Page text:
Some like it hot – try a palm house. A recent (UK) magazine recommends their readers to visit a palm house if they think it’s getting cold out there. Specifically it advised visiting the one in Kew Gardens. I’ve been there a few times, and no doubt “the air is heavy” as the organisation puts it themselves. So much in fact that the paint is peeling and there’s rust prevalent on the cast iron structure. That is not an indication of immediate collapse (I hope) but just something you notice strolling around, humidity at work. It adds to the sexy vibe in there.
Aren’t us northern Europeans lucky to have these palm houses? Not only the one in Kew Gardens but all of those existing in various countries. Without them no lush tropical plants to admire and no amazingly stunning architecture to digest. It was the Victorians that came up with the fab idea of palm houses. In that great age of technological developments all the ingredients for building them were in place. And the right people to acquire the right plants. They did following generations a big favour.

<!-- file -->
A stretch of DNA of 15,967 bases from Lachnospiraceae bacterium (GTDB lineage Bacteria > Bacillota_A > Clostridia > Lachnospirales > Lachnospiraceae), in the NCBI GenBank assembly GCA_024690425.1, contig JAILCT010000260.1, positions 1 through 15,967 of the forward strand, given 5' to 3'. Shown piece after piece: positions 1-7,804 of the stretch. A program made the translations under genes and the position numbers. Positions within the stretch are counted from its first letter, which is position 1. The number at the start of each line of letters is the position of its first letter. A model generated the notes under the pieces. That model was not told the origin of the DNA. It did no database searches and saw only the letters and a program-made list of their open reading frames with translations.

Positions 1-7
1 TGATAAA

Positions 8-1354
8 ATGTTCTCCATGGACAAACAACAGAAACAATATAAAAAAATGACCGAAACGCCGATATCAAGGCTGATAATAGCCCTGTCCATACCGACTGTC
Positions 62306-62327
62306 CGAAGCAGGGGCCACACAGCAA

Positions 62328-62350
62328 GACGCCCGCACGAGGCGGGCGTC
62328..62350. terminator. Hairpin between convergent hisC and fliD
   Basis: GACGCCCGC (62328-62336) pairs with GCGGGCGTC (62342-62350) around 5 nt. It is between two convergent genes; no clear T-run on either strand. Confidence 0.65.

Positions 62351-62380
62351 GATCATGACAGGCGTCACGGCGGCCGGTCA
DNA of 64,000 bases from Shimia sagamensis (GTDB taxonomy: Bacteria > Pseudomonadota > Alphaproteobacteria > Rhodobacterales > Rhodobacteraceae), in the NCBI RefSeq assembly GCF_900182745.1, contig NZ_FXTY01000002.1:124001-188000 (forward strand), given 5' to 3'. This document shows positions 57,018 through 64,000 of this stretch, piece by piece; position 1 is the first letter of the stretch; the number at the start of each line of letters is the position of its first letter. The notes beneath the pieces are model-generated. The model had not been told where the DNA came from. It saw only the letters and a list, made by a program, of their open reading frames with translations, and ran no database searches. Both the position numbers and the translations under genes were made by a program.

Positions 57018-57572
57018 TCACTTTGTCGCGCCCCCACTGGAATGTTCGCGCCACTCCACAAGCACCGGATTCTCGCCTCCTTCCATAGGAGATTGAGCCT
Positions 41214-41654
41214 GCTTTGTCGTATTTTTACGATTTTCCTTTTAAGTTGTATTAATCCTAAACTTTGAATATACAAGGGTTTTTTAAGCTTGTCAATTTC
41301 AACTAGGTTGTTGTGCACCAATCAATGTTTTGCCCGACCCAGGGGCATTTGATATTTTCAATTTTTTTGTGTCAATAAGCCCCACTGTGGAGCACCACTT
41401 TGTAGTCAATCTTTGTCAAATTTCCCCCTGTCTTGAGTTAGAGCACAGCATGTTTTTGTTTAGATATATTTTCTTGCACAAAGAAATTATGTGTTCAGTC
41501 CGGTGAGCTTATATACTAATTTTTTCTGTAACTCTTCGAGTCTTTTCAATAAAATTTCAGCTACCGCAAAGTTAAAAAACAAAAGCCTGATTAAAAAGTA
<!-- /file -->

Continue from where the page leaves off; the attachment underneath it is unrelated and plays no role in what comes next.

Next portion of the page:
Where does all the heat come from? Apparently,
“the Palm House is heated by a gas boiler situated in Kew’s Shaft Yard, which circulates hot water through pipes around the house and underneath the paths. The temperature is maintained to a minimum of 18C. There is no maximum but we open the vents when it gets above 28C for the benefit of visitor and staff wellbeing.”
I can imagine that other palm houses work according to the same principle. Heating costs might be a headache as we speak …